Today marks six months since the Haiti Earthquake. I don’t think we’re any closer to seeing a sense of normalcy return – in fact, we may be further from that than when this started.
January 12, 2010 – a 7.0 magnitude earthquake hit Haiti with the epicenter being roughly 16 miles outside of Port-au-Prince (the capital). It was so strong that it was felt in Cuba, Venezuela, Jamaica, Puerto Rico, and the Dominican Republic.
January 16, 2010 – the US claims $48 million already raised to help with efforts in Haiti – not sure how that money has been delegated.
January 20, 2010 – the strongest aftershock recorded at 5.9 magnitude nearly directly beneath Petit-Goave.
January 23, 2010 – the Haitian Government calls off official search and rescue missions.
By January 24, 2010 – at least 52 aftershocks measuring 4.5 magnitude or greater had been recorded.
3 MILLION people affected.
1 MILLION people left homeless.
200,000+ were killed or died because of earthquake related circumstances – including some people who were very high government types.
250,000 homes and 30,000 businesses were severely damaged or completely destroyed.
$910.6 million raised/pledged in relief funds – between the US ($48m), the European Union ($474m), Brazil ($210m), France ($14.4m), the UK ($32.7m) and Canada ($131.5m) – so why are the Haitian people still living in tent cities?!
45 “Then He will answer them, ‘Truly I say to you, to the extent that you did not do it to one of the least of these, you did not do it to Me.
Something I’ve noticed with, not just Americans but, people in general is that we’re quick to help someone or a group of people as soon as the devastation occurs. And maybe we’ll stay on for a couple of weeks. But, eventually (sooner rather than later) we all head home, back to our own lives, and while we don’t necessarily forget about the devastation that happened we move it out of our immediate focus so that any thought that direction is more of a “fleeting moment” than a conscious thought. We’ve done this with Haiti.
I’m curious how many people know that today is the 6 month mark since the earthquake. If it weren’t for the news channels, the radio stations, the internet and newspapers, and all the other forms of media we have access to now, would you know what today represented? Even now, I’ve pulled up CNN, CNN World, and Fox News but they have yet to report anything regarding the Haiti Earthquake.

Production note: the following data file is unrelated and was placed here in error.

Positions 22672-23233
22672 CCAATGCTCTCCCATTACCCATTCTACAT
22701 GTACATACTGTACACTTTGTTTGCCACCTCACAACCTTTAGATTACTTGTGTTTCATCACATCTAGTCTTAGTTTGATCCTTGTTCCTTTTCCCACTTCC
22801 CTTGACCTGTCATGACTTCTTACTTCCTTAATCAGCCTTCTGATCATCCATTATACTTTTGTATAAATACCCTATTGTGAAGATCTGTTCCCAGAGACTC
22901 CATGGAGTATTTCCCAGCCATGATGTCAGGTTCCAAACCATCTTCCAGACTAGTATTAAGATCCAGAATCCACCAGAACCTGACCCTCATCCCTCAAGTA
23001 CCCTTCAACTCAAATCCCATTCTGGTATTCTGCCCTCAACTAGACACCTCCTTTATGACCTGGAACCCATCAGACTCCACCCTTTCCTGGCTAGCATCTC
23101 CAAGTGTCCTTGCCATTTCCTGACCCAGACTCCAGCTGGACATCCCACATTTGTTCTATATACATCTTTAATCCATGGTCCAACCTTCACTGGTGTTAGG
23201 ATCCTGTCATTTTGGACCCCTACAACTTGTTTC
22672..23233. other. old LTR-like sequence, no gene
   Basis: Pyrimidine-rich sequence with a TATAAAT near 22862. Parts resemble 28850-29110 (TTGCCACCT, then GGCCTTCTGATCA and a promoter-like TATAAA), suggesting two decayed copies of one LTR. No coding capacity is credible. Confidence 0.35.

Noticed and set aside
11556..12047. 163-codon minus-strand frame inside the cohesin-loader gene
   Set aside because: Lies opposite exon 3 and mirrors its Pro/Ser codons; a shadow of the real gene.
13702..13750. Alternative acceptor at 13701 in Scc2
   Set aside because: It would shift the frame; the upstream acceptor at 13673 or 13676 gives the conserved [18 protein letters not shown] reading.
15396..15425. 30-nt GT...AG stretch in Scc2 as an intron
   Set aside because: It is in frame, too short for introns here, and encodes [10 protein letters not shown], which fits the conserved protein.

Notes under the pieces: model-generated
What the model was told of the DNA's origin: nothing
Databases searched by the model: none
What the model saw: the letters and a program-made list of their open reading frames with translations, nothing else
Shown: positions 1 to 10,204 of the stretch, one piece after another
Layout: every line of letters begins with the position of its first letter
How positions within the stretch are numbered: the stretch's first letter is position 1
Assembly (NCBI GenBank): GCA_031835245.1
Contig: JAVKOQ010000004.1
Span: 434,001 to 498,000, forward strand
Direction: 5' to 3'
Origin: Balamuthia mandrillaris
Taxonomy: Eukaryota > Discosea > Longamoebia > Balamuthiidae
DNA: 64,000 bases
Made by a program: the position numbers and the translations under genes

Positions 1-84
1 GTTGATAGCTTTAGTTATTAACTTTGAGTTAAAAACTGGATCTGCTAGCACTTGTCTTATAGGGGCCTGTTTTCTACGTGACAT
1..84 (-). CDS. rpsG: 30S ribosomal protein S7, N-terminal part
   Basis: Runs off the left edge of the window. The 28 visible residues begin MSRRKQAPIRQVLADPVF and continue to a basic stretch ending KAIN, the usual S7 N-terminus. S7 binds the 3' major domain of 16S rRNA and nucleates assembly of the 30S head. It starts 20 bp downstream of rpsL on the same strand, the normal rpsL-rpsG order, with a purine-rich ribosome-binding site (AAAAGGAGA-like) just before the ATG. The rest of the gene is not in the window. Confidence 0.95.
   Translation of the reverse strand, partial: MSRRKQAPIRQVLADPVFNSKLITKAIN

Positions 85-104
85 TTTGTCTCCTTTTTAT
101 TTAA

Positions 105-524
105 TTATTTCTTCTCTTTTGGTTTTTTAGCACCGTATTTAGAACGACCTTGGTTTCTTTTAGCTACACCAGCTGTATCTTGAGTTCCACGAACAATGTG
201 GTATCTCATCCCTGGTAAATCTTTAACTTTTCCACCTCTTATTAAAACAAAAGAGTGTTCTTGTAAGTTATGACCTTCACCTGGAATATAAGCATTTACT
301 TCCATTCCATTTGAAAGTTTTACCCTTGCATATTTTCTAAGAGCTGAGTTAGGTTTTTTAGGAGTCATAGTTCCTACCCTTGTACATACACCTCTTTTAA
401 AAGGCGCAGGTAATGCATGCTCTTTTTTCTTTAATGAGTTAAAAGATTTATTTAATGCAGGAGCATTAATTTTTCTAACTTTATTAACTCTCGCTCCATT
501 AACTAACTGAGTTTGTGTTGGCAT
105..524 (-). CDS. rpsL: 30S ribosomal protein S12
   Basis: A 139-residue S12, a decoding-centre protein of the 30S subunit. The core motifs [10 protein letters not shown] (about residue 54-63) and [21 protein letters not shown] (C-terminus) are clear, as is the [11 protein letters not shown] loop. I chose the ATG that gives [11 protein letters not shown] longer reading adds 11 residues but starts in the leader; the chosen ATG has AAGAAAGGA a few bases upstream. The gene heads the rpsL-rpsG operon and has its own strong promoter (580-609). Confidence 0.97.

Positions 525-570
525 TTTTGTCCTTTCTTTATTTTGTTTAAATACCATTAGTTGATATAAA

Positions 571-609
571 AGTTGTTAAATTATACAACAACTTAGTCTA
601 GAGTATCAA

What you have to understand is that Haiti is the forgotten country in the Western Hemisphere. To me, Haiti is one of our own. To others, Haiti is just another 3rd world country they can boost their resume’s on. To others still, Haiti is a place that induces compassion and self-awareness and self-ashamedness.
But, the facts are that Haiti, by definition, is the poorest country in the Western Hemisphere. There are 900+ million people in Haiti, all in a 27,750 square mile area. (That’s 32,000+ people in a square mile!) Eighty percent (80%) of the Haitian population lives below the poverty line.
The Haitian flag is very similar to those of France and Lichtenstein. There’s a blue stripe, a red stripe, and the country’s coat of arms on a white square in the middle. The red stripe represents mulatto Haitians while the blue stripe represents the union of mulatto and black Haitians. The coat of arms is a Palmette surrounded by the liberty cap with the French inscription “in union there is strength”.
Now, I don’t know what you know about Haitian people but, despite they’re lack of material goods, I consider them some of the richest people on Earth. Even in the midst of all this destruction the Haitian people are rallying themselves. I mean, let’s be honest, we (the outsiders) are no longer there to help boost morale. And while there’s probably still some assistance I know that it’s not anywhere the level it should be. Had this happened in the US, we would have already rebuilt our cities, homes, businesses, etc and they’d be twice as strong and able to withstand much more that a 7.0 magnitude earthquake. But, it’s not the US and the Haitian people continue living in tents still with no more access to resources than before.
I applaud the Haitian people for not losing faith in impossible circumstances and for continuing to run this race.
2 Timothy 4:6-8
6 For I am already being poured out as a drink offering, and the time of my departure is at hand. 7 I have fought the good fight, I have finished the race, I have kept the faith. 8 Finally, there is laid up for me the crown of righteousness, which the Lord, the righteous Judge, will give to me on that Day, and not to me only but also to all who have loved His appearing.